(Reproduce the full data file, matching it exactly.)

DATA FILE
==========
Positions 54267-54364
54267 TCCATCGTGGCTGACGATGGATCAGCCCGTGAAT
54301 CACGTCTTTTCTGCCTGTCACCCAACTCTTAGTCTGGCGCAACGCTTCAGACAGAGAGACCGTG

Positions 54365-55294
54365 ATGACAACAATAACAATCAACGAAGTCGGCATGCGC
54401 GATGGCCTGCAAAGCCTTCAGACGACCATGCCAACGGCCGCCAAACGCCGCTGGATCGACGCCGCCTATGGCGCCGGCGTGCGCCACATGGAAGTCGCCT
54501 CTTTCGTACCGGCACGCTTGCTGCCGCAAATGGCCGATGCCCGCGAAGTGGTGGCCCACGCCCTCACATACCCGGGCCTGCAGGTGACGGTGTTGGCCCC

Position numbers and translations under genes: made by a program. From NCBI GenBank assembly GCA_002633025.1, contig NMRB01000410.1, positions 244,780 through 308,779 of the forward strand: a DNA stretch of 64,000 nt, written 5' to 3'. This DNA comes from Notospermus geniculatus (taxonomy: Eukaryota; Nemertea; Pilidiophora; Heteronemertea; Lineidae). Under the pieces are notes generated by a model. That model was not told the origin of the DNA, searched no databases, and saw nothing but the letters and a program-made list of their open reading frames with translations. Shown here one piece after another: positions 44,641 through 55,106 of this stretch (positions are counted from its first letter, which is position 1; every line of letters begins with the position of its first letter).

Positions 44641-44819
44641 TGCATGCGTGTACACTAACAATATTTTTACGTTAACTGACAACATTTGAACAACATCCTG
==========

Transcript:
Positions 54267-54364
54267 TCCATCGTGGCTGACGATGGATCAGCCCGTGAAT
54301 CACGTCTTTTCTGCCTGTCACCCAACTCTTAGTCTGGCGCAACGCTTCAGACAGAGAGACCGTG

Positions 54365-55294
54365 ATGACAACAATAACAATCAACGAAGTCGGCATGCGC
54401 GATGGCCTGCAAAGCCTTCAGACGACCATGCCAACGGCCGCCAAACGCCGCTGGATCGACGCCGCCTATGGCGCCGGCGTGCGCCACATGGAAGTCGCCT
54501 CTTTCGTACCGGCACGCTTGCTGCCGCAAATGGCCGATGCCCGCGAAGTGGTGGCCCACGCCCTCACATACCCGGGCCTGCAGGTGACGGTGTTGGCCCC

Position numbers and translations under genes: made by a program. From NCBI GenBank assembly GCA_002633025.1, contig NMRB01000410.1, positions 244,780 through 308,779 of the forward strand: a DNA stretch of 64,000 nt, written 5' to 3'. This DNA comes from Notospermus geniculatus (taxonomy: Eukaryota; Nemertea; Pilidiophora; Heteronemertea; Lineidae). Under the pieces are notes generated by a model. That model was not told the origin of the DNA, searched no databases, and saw nothing but the letters and a program-made list of their open reading frames with translations. Shown here one piece after another: positions 44,641 through 55,106 of this stretch (positions are counted from its first letter, which is position 1; every line of letters begins with the position of its first letter).

Positions 44641-44819
44641 TGCATGCGTGTACACTAACAATATTTTTACGTTAACTGACAACATTTGAACAACATCCTG